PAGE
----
3. Additional support section updated with link to guidance on UK Nationals Support Fund, healthcare section updated including guidance on the S1 form and applying for EHIC and GHIC cards; education section updated with information on moving to study in Italy; and working in Italy section updated with link to Department for International Trade (DIT) guidance on working or providing services and link to DIT guidance on recognition of professional qualifications.

  4. Updated guidance on buying property and working in Italy

  5. Update to links regarding Driving in Italy - 7 April 2021

  6. New link to detailed guidance on how to get the new biometric residence card

  7. Coronavirus section updated with a link to guidance on vaccines.

  8. Updated as the transition period ends with new information on residency, driving, pet travel and moving to Italy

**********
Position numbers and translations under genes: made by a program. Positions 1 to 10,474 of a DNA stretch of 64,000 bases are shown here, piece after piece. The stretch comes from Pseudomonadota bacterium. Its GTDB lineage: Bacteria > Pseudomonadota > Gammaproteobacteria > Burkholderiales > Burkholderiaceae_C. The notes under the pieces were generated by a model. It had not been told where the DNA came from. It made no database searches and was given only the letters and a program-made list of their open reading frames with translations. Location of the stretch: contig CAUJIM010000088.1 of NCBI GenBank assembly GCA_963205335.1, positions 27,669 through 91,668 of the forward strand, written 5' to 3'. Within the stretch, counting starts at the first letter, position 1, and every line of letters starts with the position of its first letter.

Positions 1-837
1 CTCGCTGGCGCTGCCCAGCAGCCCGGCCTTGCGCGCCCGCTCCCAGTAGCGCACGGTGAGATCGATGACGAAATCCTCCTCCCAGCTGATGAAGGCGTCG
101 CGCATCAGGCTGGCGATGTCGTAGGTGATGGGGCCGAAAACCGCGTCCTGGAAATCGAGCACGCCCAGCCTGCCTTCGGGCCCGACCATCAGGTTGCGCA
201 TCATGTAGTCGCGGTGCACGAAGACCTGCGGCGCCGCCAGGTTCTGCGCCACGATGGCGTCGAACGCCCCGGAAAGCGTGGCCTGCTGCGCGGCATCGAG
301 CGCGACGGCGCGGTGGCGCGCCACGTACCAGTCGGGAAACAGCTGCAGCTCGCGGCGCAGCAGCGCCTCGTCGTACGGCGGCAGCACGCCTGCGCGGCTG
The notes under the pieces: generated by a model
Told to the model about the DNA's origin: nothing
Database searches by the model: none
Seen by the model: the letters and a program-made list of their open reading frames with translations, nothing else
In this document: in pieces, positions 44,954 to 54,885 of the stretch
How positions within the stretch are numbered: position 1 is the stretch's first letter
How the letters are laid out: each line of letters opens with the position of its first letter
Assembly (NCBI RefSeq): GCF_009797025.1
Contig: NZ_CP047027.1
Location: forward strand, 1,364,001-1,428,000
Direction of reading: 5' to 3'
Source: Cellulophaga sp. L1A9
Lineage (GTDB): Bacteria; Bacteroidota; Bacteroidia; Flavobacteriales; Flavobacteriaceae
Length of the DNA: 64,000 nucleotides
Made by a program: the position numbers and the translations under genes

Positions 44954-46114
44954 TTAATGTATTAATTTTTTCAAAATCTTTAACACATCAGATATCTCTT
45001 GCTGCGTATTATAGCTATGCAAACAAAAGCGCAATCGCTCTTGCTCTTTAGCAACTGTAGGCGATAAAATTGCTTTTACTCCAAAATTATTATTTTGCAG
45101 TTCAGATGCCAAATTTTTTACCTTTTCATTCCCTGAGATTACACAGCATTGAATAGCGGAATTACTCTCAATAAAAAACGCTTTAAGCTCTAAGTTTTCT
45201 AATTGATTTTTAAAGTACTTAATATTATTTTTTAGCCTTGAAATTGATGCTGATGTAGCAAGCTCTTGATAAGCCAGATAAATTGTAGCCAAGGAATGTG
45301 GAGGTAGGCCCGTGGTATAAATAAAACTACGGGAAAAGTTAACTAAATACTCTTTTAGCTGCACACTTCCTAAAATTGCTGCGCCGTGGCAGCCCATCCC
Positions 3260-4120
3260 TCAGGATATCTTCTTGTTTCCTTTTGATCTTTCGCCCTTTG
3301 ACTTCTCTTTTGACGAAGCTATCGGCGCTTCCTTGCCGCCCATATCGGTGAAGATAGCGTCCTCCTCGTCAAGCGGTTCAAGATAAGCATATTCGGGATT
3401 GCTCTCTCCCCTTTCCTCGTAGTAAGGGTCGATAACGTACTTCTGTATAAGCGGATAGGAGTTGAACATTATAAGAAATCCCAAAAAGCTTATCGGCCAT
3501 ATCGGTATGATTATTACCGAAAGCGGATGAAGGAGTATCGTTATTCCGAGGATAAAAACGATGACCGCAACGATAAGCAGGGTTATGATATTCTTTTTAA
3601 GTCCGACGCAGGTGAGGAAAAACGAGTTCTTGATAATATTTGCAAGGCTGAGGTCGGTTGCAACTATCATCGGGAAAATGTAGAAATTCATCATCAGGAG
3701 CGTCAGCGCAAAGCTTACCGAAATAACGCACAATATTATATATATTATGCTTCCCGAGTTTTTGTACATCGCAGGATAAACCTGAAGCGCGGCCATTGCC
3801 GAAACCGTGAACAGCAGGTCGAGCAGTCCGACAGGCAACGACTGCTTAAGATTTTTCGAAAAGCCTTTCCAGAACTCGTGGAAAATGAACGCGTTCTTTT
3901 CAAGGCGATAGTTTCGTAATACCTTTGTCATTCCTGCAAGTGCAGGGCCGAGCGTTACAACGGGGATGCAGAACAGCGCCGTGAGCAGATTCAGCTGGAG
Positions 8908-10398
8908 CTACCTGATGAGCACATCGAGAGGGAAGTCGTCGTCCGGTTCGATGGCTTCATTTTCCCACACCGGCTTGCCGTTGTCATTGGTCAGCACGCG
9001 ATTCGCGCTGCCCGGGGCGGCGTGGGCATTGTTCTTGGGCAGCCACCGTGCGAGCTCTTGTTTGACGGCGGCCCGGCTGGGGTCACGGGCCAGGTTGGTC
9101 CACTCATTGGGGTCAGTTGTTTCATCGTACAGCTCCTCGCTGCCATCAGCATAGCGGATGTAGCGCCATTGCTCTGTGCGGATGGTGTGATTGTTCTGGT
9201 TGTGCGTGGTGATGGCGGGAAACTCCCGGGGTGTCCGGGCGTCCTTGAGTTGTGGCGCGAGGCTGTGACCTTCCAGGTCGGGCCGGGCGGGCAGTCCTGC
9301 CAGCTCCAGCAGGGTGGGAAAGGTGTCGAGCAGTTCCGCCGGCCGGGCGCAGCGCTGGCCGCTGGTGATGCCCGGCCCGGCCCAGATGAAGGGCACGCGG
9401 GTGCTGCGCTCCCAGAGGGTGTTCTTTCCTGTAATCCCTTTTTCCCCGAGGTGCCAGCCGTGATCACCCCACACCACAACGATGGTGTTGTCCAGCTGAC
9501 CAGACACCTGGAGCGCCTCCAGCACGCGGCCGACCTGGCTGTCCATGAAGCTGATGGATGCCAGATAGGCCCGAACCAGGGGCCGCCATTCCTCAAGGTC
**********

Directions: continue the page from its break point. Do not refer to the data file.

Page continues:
9. Uploaded a Healthcare Information Booklet

  10. Passports and travel section updated on carrying proof of residence when travelling.

  11. Healthcare section updated on how to apply for a new UK EHIC as a student or S1 holder. Working section updated with information on frontier workers.

  12. Visa and residency section updated with new links to detailed guidance on how to register for residency

  13. updated to include ANCI guidance on registering as a resident in Italy

  14. We have updated the Citizens' Rights Information Booklet

  15. Passports and travel section updated to include information on passport validity and entry requirements when travelling to other European countries from January 2021

  16. Visas and residency section updated to include information about how to access the UK Nationals Support Fund for those who may find it harder to complete their residency applications.